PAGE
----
When Bob Brown was first elected to the Australian Senate in 1996, he used his maiden speech to drive home the impact of human activity on the planet. He spoke of the greenhouse phenomenon and warming temperatures— what we now know as human-made climate change—and warned that without committed action, millions of people would be displaced due to rising sea levels by the end of the next century. Government and opposition members laughed and heckled at his proposition, but Bob was unwavering. “Humankind’s most pressing challenge,” he asserted, “is to live in harmony with the earth on a genuinely sustainable basis.”
In the 20 years since, Bob has continued to take courageous and often politically lonely stands on environmental and human rights issues. He’s led the Australian Greens Party to historic parliamentary wins, including the election of their first House of Representatives member, and helped shift the Australian public’s attention to the realities of climate change.
Born in country New South Wales to a policeman with an “inherent disregard for bigwigs” and a mother from a dairy farm with an “inherent love of nature,” Bob had all the right conditioning for a lifetime of environmental activism. In his twenties and early thirties, he studied medicine and practiced as a GP. But as a gay man in the 1960s with a Presbyterian background and a deep awareness of the world’s pain, he was often torn up, and went in and out of depression. He moved to London, where a therapist helped him come to terms with his sexuality, and then to southern Tasmania, where he found himself galvanised and healed by its vast, wild landscapes.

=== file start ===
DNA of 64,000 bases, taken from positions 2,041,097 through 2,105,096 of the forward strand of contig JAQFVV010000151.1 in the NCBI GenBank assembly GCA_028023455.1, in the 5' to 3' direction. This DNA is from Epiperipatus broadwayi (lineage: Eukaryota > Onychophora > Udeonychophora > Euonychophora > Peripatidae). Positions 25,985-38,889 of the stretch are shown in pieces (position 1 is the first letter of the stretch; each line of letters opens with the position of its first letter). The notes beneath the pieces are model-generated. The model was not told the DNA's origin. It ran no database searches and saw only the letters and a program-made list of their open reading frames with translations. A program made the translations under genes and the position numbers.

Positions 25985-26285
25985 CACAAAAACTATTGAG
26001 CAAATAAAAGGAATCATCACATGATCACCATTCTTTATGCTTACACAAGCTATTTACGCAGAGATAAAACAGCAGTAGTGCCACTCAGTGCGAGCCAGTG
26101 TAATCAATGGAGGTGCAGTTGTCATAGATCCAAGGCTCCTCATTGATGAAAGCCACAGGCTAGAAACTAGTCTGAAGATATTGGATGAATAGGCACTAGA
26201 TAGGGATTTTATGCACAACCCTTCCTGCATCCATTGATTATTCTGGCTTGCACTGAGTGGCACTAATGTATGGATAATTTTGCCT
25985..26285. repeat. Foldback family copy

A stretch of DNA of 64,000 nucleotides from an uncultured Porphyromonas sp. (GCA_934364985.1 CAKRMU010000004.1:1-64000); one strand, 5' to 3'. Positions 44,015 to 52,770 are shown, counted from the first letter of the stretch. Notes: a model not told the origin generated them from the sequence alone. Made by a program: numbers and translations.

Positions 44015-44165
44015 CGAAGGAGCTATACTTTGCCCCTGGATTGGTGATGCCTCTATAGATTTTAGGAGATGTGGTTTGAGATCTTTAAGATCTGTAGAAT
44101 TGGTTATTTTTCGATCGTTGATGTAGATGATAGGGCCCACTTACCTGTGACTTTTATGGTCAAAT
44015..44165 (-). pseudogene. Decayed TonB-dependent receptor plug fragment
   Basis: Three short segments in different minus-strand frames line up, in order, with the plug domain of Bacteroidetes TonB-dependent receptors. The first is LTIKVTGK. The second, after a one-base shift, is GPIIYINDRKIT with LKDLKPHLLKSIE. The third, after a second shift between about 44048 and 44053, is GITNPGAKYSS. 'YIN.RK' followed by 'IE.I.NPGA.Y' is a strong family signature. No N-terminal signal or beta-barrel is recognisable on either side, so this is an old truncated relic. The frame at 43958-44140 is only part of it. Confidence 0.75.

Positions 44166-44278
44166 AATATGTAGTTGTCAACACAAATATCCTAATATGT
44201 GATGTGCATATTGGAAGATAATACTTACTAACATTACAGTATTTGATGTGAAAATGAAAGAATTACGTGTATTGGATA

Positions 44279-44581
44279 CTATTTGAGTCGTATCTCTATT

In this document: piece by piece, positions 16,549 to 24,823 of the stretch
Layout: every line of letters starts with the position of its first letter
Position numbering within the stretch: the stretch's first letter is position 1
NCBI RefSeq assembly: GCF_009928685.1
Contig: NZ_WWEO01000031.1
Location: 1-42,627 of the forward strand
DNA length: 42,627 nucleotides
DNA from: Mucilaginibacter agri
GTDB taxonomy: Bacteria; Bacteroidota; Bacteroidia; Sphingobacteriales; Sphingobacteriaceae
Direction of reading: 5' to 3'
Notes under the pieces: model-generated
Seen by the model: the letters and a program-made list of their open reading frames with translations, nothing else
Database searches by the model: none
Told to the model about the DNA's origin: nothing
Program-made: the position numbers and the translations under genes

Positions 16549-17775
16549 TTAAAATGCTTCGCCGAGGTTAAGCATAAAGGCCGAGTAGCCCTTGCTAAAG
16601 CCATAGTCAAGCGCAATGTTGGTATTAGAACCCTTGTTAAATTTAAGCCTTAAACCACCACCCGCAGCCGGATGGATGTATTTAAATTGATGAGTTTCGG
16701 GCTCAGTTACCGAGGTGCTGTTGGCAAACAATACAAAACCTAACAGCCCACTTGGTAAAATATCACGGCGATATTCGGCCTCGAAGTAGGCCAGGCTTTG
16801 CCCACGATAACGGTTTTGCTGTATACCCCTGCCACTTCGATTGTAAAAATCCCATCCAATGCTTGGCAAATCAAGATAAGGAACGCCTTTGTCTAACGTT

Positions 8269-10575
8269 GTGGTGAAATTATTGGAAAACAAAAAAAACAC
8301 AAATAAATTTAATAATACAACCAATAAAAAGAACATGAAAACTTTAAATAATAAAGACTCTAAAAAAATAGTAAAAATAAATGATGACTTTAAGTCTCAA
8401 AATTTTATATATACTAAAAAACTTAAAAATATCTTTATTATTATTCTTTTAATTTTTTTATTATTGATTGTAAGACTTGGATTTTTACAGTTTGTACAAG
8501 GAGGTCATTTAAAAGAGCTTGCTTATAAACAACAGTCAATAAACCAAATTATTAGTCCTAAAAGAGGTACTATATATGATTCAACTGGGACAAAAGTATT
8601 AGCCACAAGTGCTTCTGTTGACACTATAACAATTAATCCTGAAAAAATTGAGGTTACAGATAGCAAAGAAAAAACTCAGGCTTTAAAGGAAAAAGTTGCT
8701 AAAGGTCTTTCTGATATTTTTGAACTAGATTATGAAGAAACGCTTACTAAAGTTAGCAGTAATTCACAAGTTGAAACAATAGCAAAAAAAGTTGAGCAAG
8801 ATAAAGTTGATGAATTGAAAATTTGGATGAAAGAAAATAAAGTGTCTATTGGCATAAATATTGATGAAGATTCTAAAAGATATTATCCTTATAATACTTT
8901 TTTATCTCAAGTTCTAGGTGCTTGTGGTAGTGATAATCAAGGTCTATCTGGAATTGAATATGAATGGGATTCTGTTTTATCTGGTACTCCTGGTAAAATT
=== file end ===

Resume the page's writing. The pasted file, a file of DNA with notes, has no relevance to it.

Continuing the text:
After a rafting trip down the Franklin River in 1976, which was threatened at the time by proposals to have it dammed, Bob emerged compelled to take action and embarked on one of the largest and most successful environmental campaigns in Australia’s history. Today, he is back pouring his energy into saving takayna / Tarkine—500,000 hectares of cool temperate rainforest and wild coastline in northwest Tasmania, currently under threat from logging and mining.
Few people have shown us the power of activism and the importance of making an emotional and intellectual stand for the planet as Bob has. The great conservationist David Suzuki once described him as a global treasure, up there with “Mandela and the Dalai Lama—a person of the greatest integrity and courage, a person who has inspired others through his lifetime commitment.” As we chat, he talks about the window of time he has to make a difference with his life, and the need for all of us to celebrate the earth—to laugh and dance and feel gratitude for the abundance of life that still surrounds us.